If you’ve been giving yourself headaches by trying to understand diagrams like this, I think I can help you.
I spent years thinking I would never understand all this methylation stuff. I read online forums full of people who seemed to know what they were talking about, yet who made me hopelessly confused.
I wanted to understand it, because incorrect methylation can cause a wide range of serious medical conditions. It seems to be a particular problem among people with chronic Lyme disease, autism and CFS.
I suddenly realised I was approaching it the wrong way. I am a professional researcher. I had no excuse! After studying peer reviewed medical research, I feel ready to summarise this methylation business quite simply.
May I first make it absolutely clear that I am not a doctor or a scientist, this is not medical advice, and I am not taking any responsibility if I have got any of this wrong!
Let’s get started
Here’s my own methylation diagram:
You may notice I have removed a few details to make it clearer. Don’t worry, we’ll add them back as we go along.
What is methylation for?
Methylation of toxic heavy metals, such as mercury and lead, makes them water soluble. This means they can be excreted out of the body in urine.
Parts of the DNA in living cells are methylated. In humans, 60% to 90% of the DNA needs to be methylated.
* Methylation makes embryonic stem cells differentiate irreversibly into different types of body tissue.
* It suppresses the expression of harmful stretches of DNA that have found their way into human DNA over time, such as endogenous retroviruses and mutations.
* Methylation is very important in neural development and it appears to be essential to long-term memory formation.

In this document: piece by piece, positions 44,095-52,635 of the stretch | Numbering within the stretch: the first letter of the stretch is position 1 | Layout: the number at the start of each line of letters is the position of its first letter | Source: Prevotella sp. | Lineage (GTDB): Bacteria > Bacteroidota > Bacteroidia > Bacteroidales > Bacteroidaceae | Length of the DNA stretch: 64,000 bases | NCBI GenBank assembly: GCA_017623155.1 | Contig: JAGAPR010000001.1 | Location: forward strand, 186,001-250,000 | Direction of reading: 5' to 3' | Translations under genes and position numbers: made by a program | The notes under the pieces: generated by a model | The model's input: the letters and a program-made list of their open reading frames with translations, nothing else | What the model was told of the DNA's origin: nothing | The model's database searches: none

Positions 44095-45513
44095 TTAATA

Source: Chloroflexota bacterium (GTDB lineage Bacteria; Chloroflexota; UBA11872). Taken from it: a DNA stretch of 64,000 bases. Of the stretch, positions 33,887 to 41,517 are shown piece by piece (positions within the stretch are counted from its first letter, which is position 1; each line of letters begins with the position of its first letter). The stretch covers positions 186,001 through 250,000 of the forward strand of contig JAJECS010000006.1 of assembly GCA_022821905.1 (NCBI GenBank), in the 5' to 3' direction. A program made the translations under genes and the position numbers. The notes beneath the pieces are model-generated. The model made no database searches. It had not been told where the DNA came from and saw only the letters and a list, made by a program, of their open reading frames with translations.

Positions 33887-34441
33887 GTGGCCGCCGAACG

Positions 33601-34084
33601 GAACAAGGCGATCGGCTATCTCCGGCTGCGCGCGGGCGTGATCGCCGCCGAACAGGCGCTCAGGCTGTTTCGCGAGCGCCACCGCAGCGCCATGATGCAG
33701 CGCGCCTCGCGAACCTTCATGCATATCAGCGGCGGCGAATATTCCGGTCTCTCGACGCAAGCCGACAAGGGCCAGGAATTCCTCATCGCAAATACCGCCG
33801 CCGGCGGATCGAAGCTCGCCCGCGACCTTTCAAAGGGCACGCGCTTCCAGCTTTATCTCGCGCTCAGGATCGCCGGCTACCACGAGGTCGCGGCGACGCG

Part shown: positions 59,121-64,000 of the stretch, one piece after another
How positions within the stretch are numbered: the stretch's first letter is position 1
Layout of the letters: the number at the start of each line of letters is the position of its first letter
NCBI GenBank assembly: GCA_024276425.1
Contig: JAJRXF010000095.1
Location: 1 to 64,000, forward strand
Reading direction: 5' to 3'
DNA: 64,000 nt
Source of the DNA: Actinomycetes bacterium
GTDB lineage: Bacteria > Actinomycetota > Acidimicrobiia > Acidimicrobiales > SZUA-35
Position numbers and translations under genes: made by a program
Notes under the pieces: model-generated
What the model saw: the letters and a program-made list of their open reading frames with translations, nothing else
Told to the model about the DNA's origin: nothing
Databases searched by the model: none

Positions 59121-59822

The Wikipedia article on DNA methylation gives more detail on this and cites a lot of original research sources.
Abnormal DNA methylation (hypermethylation and hypomethylation) is associated with cancer. In particular, a lower level of white blood cell DNA methylation is associated with many types of cancer. In most types of cancer there is hypermethylation of tumor suppressor genes and hypomethylation of oncogenes or cancer-causing genes.
The cells lining blood vessels must be methylated to repair them, and undermethylation results in cardiovascular disease and hardened arteries. This condition has been correlated very closely in many medical research papers with high homocysteine.
Two types of white blood cells (monocytes and lymphocytes) must be methylated. Under-methylation in these cells leads to excessive blood clotting, causing thromboses and strokes. It also leads to impairment in the functionality of aspects of the immune system dependent on these cells, though more research is needed to understand this properly.
What happens when your body is not methylating efficiently?
You will accumulate abnormal levels of toxic heavy metals which are found in food, vaccinations and the environment.
You may very gradually develop signs of cardiovascular disease such as abnormal blood pressure, enlarged heart, orthostatic intolerance, chest pain or postural orthostatic tachycardia syndrome. However, many people have no indication of problems at all until they suffer a heart attack.
You may have blood which clots rapidly, and therefore develop thromboses or strokes.
You are likely to suffer memory impairment and may have a range of other neurological problems.
Children with autism have been found to have brain abnormalities which may derive from inadequate methylation of nerve cells during critical stages of brain development in early childhood. Folic acid (in the right form) is essential for methylation, and lack of folic acid in pregnant women has long been known to result in brain and spinal abnormalities such as spina bifida. After birth, this methylation process continues to be vital in the development of baby and toddler brains.
You will be at increased risk of cancer.
You may be susceptible to a wide range of chronic inflammatory illnesses, including some autoimmune conditions. This derives from inadequate methylation of monocytes and lymphocytes. So far a definite link has been established between under-methylation of these cells and the development of autoimmune diabetes and systemic lupus erythematosis.